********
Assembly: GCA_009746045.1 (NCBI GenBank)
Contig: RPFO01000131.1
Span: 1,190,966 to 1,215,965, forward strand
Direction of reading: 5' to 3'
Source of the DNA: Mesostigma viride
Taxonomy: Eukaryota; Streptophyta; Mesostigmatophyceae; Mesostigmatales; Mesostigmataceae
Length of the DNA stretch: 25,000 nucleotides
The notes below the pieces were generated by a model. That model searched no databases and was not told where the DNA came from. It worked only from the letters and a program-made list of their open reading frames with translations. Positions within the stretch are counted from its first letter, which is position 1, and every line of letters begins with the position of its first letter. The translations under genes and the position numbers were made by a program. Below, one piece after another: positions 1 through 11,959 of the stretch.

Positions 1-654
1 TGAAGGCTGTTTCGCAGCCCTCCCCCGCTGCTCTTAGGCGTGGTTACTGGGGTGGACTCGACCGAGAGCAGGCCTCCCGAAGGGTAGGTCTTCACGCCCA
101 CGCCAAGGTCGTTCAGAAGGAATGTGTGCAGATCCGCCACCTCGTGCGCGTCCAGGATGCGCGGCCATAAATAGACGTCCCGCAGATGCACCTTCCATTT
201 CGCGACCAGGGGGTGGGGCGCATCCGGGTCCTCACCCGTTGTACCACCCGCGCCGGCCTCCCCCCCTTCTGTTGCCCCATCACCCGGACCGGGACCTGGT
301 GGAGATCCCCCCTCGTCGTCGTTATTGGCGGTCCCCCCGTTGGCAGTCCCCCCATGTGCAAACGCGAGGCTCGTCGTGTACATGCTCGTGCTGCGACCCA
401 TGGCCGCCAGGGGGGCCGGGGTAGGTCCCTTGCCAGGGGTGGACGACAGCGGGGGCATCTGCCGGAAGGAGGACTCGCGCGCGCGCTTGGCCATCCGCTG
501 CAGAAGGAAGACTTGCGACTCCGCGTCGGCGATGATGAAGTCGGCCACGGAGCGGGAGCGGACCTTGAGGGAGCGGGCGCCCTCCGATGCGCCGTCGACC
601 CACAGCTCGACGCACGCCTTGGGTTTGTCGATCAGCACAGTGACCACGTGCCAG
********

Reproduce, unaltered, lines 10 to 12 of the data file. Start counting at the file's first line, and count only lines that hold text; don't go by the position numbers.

1 TGAAGGCTGTTTCGCAGCCCTCCCCCGCTGCTCTTAGGCGTGGTTACTGGGGTGGACTCGACCGAGAGCAGGCCTCCCGAAGGGTAGGTCTTCACGCCCA
101 CGCCAAGGTCGTTCAGAAGGAATGTGTGCAGATCCGCCACCTCGTGCGCGTCCAGGATGCGCGGCCATAAATAGACGTCCCGCAGATGCACCTTCCATTT
201 CGCGACCAGGGGGTGGGGCGCATCCGGGTCCTCACCCGTTGTACCACCCGCGCCGGCCTCCCCCCCTTCTGTTGCCCCATCACCCGGACCGGGACCTGGT